Saturday, July 14, 2007


My pick of the week's top 5 events, articles, or stories:
  1. The CACM has several excellent articles on the science of gaming. Once of the articles discusses Carnegie Mellon's masters degree in video games which sounds like something I would leap at in a heartbeat if I was a graduating senior. I also enjoyed Kelleher and Pausch's article on Storytelling Alice which I would seriously like to investigate using at Harding in the near future.

  2. While on the subject of gaming, who is preserving our video games for future generations? An interesting article in the Guardian laments the fact that, besides a few game archives (like the new one at Univ of Texas), there is no industry initiative to preserve video games and consoles like the Amiga CD32, Pioneer LaserActive, and Bandai Playdia. The article concludes with a statement that may have been tongue-in-cheek, but there's some truth to it:
    The Virtual PC thing is worthy, but are you really telling me that the preservation of obscure census data is more important than saving the software catalogue of the Sega Dreamcast?
  3. I stumbled across a link to Pagefactor while scanning the Wikipedia article on link rot this week. Pagefactor is attempting to use humans to locate pages that disappear. I'm not sure if the approach is going to work (hmmm... I can't find the web page I'm looking for, oh now I found it, and now I'll go do some work to let others know the new location), but it's interesting nonetheless.

  4. Six months into Vista, and users are still griping. So am I. I got a new PC in June loaded with Vista, and although I have enjoyed the much improved graphics and speed, I've been annoyed by two blue screens of death, video that won't play smoothly in QuickTime, and constant pop-ups asking if I really meant to do what I asked the computer to do. So why don't I give up and buy a Mac? To quote For Your Consideration:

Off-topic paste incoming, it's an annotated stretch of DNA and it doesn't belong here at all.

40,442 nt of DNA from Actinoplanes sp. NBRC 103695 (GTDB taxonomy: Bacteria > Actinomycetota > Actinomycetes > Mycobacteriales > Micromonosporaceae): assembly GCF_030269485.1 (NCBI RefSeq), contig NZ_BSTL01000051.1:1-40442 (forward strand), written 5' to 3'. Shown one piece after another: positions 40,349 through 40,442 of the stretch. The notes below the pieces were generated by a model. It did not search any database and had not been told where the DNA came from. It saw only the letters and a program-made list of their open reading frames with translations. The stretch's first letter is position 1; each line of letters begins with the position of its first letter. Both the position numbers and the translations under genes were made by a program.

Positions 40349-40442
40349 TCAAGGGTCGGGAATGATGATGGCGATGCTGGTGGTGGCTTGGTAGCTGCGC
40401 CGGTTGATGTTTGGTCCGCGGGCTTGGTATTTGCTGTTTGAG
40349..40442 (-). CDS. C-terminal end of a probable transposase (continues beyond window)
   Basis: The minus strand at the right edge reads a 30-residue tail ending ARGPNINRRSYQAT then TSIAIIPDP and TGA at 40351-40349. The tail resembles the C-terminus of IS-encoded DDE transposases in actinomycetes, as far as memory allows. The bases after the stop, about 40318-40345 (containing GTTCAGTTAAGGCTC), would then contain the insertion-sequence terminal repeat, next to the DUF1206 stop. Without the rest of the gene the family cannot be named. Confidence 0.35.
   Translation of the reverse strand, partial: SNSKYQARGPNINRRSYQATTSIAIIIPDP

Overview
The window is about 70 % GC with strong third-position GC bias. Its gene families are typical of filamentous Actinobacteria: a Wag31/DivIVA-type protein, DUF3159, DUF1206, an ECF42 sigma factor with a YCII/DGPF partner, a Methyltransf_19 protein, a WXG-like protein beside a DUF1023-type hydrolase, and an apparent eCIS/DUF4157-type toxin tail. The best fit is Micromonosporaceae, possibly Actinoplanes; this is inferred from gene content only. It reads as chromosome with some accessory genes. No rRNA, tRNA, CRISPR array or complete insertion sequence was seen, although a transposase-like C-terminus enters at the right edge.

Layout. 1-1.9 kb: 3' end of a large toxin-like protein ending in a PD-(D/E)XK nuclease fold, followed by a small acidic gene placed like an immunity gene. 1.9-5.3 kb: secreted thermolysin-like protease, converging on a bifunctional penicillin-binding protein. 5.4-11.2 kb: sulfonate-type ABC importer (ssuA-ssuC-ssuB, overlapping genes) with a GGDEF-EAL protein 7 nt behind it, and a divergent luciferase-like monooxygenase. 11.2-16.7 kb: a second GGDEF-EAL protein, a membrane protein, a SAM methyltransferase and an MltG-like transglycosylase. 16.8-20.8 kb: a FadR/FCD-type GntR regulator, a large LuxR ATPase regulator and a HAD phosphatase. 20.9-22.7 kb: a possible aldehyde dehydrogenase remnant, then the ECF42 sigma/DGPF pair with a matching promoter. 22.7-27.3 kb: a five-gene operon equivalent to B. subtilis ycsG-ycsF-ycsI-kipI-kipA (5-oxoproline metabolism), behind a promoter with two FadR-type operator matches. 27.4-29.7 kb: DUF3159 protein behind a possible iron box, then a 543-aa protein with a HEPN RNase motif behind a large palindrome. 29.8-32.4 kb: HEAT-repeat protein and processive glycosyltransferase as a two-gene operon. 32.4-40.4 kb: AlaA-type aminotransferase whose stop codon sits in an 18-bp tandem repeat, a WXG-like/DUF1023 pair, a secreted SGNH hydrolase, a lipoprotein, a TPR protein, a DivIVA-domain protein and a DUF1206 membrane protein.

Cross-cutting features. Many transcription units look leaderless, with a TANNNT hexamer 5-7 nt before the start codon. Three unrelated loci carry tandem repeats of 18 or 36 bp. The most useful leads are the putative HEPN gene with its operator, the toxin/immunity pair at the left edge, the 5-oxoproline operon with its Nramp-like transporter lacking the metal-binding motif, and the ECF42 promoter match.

You can't throw the baby out with the bathwater because then all you have is a wet, critically injured baby.
    Actually there are two main reasons: 1) I've invested an incredible amount of time learning Windows and don't want to start over, and 2) I want to be running what most people are running. It's embarrassing be asked a computer question (by family, friends, or students) that I know nothing about. And as a CS faculty member, I should be very familiar with how the majority of the world is interacting with their computer.

  5. This week some masked bandits cracked a safe and stole $12,000 with the help of Google. After struggling with opening a safe for over an hour, the buglers went to a nearby PC and Googled "safe-cracking" which led them to an article on "How to Open Safes". Soon they were in and left with $12,000.